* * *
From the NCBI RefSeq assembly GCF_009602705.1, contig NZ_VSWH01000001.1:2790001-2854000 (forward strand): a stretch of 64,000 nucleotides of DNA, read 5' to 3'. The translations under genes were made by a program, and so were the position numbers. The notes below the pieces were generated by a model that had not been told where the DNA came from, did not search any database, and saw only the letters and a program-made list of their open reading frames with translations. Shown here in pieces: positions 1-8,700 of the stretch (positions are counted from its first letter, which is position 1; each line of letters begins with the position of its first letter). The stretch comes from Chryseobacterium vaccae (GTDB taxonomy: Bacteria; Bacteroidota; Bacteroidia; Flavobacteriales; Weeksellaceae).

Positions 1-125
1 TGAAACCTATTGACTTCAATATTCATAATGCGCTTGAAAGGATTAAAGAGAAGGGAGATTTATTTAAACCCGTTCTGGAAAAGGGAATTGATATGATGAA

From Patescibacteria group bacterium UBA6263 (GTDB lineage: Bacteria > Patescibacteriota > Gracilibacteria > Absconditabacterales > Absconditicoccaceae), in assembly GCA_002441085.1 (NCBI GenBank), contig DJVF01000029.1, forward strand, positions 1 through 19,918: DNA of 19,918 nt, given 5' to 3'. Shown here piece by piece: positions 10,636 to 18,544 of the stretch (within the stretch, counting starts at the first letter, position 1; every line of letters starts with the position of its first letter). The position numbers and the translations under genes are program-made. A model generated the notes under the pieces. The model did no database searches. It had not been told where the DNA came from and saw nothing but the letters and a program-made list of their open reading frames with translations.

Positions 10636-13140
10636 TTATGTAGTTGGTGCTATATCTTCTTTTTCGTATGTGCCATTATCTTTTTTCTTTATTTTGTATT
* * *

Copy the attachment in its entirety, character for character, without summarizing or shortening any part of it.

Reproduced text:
From the NCBI RefSeq assembly GCF_009602705.1, contig NZ_VSWH01000001.1:2790001-2854000 (forward strand): a stretch of 64,000 nucleotides of DNA, read 5' to 3'. The translations under genes were made by a program, and so were the position numbers. The notes below the pieces were generated by a model that had not been told where the DNA came from, did not search any database, and saw only the letters and a program-made list of their open reading frames with translations. Shown here in pieces: positions 1-8,700 of the stretch (positions are counted from its first letter, which is position 1; each line of letters begins with the position of its first letter). The stretch comes from Chryseobacterium vaccae (GTDB taxonomy: Bacteria; Bacteroidota; Bacteroidia; Flavobacteriales; Weeksellaceae).

Positions 1-125
1 TGAAACCTATTGACTTCAATATTCATAATGCGCTTGAAAGGATTAAAGAGAAGGGAGATTTATTTAAACCCGTTCTGGAAAAGGGAATTGATATGATGAA

From Patescibacteria group bacterium UBA6263 (GTDB lineage: Bacteria > Patescibacteriota > Gracilibacteria > Absconditabacterales > Absconditicoccaceae), in assembly GCA_002441085.1 (NCBI GenBank), contig DJVF01000029.1, forward strand, positions 1 through 19,918: DNA of 19,918 nt, given 5' to 3'. Shown here piece by piece: positions 10,636 to 18,544 of the stretch (within the stretch, counting starts at the first letter, position 1; every line of letters starts with the position of its first letter). The position numbers and the translations under genes are program-made. A model generated the notes under the pieces. The model did no database searches. It had not been told where the DNA came from and saw nothing but the letters and a program-made list of their open reading frames with translations.

Positions 10636-13140
10636 TTATGTAGTTGGTGCTATATCTTCTTTTTCGTATGTGCCATTATCTTTTTTCTTTATTTTGTATT